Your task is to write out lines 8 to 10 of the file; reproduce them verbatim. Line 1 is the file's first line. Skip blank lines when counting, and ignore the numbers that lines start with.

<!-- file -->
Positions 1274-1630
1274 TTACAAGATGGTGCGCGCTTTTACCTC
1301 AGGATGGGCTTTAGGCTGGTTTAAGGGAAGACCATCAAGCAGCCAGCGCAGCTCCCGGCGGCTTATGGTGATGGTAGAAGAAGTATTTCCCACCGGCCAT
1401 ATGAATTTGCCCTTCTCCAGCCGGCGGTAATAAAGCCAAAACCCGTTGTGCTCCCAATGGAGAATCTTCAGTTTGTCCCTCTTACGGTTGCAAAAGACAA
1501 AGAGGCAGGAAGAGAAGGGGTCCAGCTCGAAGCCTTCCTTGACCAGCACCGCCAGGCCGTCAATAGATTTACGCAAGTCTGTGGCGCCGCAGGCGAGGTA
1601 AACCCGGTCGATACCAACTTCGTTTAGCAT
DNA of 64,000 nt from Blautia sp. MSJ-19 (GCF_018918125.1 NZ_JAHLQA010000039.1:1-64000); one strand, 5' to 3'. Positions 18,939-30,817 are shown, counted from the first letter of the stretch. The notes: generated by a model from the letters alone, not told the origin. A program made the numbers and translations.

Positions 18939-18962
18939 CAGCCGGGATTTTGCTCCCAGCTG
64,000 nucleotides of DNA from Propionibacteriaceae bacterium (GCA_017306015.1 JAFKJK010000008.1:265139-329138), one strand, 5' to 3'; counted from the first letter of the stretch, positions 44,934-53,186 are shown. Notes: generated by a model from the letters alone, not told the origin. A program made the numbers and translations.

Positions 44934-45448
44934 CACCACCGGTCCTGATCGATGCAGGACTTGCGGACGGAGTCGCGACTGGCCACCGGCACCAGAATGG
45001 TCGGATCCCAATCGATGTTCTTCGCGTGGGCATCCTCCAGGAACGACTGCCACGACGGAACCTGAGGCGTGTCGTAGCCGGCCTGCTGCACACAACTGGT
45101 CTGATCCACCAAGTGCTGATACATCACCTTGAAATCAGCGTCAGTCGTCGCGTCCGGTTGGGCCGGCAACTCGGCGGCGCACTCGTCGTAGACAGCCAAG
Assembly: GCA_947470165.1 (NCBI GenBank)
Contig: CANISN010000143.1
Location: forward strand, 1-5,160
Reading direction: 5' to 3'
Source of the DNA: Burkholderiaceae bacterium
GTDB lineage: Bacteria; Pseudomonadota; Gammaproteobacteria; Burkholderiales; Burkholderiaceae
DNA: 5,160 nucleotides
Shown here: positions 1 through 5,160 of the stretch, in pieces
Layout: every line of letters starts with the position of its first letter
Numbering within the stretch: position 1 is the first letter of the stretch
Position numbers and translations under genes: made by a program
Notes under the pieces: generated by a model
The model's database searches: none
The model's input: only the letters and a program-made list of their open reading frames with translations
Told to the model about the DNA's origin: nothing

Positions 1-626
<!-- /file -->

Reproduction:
Positions 18939-18962
18939 CAGCCGGGATTTTGCTCCCAGCTG
64,000 nucleotides of DNA from Propionibacteriaceae bacterium (GCA_017306015.1 JAFKJK010000008.1:265139-329138), one strand, 5' to 3'; counted from the first letter of the stretch, positions 44,934-53,186 are shown. Notes: generated by a model from the letters alone, not told the origin. A program made the numbers and translations.